Papers of Mary Janeway Conger, 1923-1978 (inclusive), 1944-1945 (bulk)
Letters home from a Women's Army Corps member stationed at Hamilton Air Force Base in California.
- Majority of material found within 1944-1945
Language of Materials
Materials in English.
Access. Collection is open for research.
Conditions Governing Use
Copyright. Copyright in the papers created by Mary Janeway Conger is held by the President and Fellows of Harvard College for the Schlesinger Library. Copyright in other papers in the collection may be held by their authors, or the authors' heirs or assigns.
Copying. Papers may be copied in accordance with the library's usual procedures.
Extent.42 linear feet ((1 file box) plus 1 photograph folder.)
The papers of Mary Janeway Conger primarily consists of letters written by Mary Janeway Conger to her mother, Helen Fisk Gavin, and father, John Conklin Conger, while serving with the Women's Army Corps and stationed at Hamilton Field Air Base in California from 1943 until she was discharged in 1945. Letters address her transfers within the base, furlough days, the difference between her life as a civilian and a WAC, and her opinions of the Army and of World War II. Books, Time magazine, movies, and laughter ease the monotony of her job duties at the base. Over the two years, Mary Conger's initial desire to do her part for the war efforts dwindle with her increasing questions about her future pursuits. She also regularly asks after her brother, Johnny Conger, who is enlisted.
Conger writes to her parents about her dating life and the men who have "crushes on her." Concurrently, she addresses her doubts about the value of marriage and her desire to continue her education. She tells her mother that she is jealous of another WAC who enrolls in flight clerk school. Although unable to visit family in New Jersey or to their summer home in Vermont, Conger takes "marvelous" weekend trips to San Francisco, Bolinas, Sausalito, San Rafael, and Marin. Among other topics, Conger consults her parents on financial matters, particularly with purchasing health insurance (#1.6) and calculating transportation costs for booking flights to return to the East Coast (#1.8). She asks her parents to send things to the base, such as pearls, bathing cap, stamps, Thyroid pills, money, clothes, and shoes.
Conger also adopts a dog named Excelsior. When she is no longer allowed to keep the dog at the base, she asks her parents if they'd be interested in taking Excelsior. Letters also mention dieting, quitting smoking, and complaints about a vulgar doctor. On one occasion, Conger contracts fever blisters on her mouth, and claims she "looks like an Ubangi" (#1.6). Conger learns that her brother gets discharged from the Army before she does. While waiting to be discharged, she is happy to deliver the news of V-J day to her parents (#1.8) and reports on her Good Conduct Medal (#1.9).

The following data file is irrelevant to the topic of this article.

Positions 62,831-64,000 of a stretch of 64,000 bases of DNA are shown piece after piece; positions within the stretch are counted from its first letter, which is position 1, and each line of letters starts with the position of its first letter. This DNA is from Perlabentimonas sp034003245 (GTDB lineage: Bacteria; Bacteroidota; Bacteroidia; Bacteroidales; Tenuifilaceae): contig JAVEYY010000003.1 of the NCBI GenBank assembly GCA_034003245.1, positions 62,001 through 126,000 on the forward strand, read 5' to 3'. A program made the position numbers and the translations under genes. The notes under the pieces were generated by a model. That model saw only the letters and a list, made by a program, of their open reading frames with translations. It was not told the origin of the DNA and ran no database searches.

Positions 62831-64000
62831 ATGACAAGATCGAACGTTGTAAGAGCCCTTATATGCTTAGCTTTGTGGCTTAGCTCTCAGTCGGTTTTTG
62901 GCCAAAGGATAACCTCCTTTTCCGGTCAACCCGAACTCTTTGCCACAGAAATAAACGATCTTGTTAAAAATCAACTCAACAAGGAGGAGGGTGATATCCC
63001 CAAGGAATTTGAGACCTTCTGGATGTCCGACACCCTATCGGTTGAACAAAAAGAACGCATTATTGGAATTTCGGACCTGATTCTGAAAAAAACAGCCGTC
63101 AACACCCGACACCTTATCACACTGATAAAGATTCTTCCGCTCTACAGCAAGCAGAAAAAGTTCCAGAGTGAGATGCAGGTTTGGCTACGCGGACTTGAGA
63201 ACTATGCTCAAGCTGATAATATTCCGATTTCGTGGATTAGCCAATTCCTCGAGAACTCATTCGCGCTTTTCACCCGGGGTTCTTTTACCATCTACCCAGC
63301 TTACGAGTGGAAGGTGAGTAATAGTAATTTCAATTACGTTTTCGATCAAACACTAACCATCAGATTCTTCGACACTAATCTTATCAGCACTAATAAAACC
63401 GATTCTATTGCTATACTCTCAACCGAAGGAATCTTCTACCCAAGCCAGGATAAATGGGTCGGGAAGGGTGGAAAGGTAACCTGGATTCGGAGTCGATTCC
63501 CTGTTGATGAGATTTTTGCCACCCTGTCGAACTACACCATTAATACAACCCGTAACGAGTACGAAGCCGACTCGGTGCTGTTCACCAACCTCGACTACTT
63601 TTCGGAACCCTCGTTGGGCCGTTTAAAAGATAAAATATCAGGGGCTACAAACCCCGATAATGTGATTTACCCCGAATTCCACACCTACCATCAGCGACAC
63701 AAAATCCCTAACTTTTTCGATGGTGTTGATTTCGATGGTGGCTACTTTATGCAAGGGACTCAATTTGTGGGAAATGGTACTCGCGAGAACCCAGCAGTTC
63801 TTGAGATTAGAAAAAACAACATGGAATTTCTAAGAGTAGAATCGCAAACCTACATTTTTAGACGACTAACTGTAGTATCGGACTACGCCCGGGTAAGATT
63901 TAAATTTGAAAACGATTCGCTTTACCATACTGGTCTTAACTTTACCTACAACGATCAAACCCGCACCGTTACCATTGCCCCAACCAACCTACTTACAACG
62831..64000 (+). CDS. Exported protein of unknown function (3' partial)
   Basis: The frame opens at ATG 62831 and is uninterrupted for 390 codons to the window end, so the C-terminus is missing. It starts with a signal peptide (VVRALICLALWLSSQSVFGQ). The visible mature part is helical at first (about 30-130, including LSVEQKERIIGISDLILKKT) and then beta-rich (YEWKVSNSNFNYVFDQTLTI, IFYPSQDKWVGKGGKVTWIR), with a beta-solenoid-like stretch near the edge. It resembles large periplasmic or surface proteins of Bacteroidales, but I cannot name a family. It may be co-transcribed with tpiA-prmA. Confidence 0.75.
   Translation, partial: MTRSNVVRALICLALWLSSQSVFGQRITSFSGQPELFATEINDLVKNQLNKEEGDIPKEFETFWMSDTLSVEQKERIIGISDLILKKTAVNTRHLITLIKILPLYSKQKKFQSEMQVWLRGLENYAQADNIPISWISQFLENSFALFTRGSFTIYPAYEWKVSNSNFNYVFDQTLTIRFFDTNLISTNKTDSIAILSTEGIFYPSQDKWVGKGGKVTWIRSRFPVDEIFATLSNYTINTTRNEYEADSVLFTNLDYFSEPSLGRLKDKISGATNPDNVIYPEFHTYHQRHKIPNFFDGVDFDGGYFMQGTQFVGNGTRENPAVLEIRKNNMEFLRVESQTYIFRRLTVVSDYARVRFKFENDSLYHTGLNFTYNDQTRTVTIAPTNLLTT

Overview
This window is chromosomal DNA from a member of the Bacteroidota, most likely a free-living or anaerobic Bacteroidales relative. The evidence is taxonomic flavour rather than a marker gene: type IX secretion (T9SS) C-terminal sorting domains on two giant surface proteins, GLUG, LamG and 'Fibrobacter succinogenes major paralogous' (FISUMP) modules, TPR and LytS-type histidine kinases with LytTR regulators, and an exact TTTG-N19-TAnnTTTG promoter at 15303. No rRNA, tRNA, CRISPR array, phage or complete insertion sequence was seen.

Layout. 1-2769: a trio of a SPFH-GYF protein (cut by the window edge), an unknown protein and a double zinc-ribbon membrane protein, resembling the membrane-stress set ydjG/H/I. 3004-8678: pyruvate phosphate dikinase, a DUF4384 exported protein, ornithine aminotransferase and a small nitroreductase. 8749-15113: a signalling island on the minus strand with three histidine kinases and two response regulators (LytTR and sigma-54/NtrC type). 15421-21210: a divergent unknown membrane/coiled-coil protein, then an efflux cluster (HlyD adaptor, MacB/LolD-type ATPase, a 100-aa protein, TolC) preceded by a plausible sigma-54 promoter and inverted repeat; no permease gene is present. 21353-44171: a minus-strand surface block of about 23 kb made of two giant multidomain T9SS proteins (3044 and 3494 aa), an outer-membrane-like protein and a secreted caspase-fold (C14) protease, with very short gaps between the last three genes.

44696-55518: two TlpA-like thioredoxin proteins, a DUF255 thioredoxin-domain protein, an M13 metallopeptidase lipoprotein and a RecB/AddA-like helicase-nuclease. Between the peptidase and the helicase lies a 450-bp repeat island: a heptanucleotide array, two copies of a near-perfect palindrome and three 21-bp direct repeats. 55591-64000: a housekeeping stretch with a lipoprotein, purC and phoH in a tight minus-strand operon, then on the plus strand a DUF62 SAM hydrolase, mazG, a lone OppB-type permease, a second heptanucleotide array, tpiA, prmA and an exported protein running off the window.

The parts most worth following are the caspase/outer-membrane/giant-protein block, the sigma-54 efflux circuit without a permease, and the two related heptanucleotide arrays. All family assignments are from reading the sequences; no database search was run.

The collection also includes Conger's resume and professional and military documents. Several photographs of Conger, mostly in her WAC uniform, are also included. Most of the photographs in this collection are or will be digitized and available online.
Mary Janeway Conger was born March 29, 1923, in New Brunswick, New Jersey, to Katherine Abeel Janeway Conger and John Conklin Conger. Mary J. Conger attended private schools, including the Baldwin School; then matriculated at Douglass College, the women's college of Rutgers University. In 1944, she left college to join the Women's Army Corps (WACs). Conger served at Hamilton Field Air Base in California; she worked as an ambulance dispatcher, sending drivers to meet planes carrying soldiers wounded in the Pacific. After the war, she returned to college at the New School in New York, earning a BA in 1951. Conger later attended the University of Indiana, earning master's degrees in both Philosophy (1953) and Social Work (1955). Conger worked as a social worker in Indiana, Illinois, and New York before settling in Vermont, where her family had a summer home. Her social work career included programs dedicated to family and play therapy; eventually her work in Vermont centered on working with patients with addiction, particularly alcohol addiction. She was active in the Episcopal Church, and her faith led to her involvement in civil rights and human rights causes. She died on September 2, 2010.
Collection stored off site: researchers must request access 36 hours before use.
Immediate Source of Acquisition
Accession number: 2019-M94, 2019-M161
The papers of Mary Janeway Conger were given to the Schlesinger Library by Alison Safford in June and October 2019.
Processed: June 2019
By: Grace Yun and Jenny Gotwals.
Updated and additional material added: October 2019
The Schlesinger Library attempts to provide a basic level of preservation and access for all collections, and does more extensive processing of higher priority collections as time and resources permit. Finding aids may be updated periodically to account for new acquisitions to the collection and/or revisions in arrangement and description.
- Arthur and Elizabeth Schlesinger Library on the History of Women in America
- Language of description
- Processing of this collection was made possible by the Alice Jeanette Ward Fund.
- EAD ID
Part of the Schlesinger Library, Radcliffe Institute Repository
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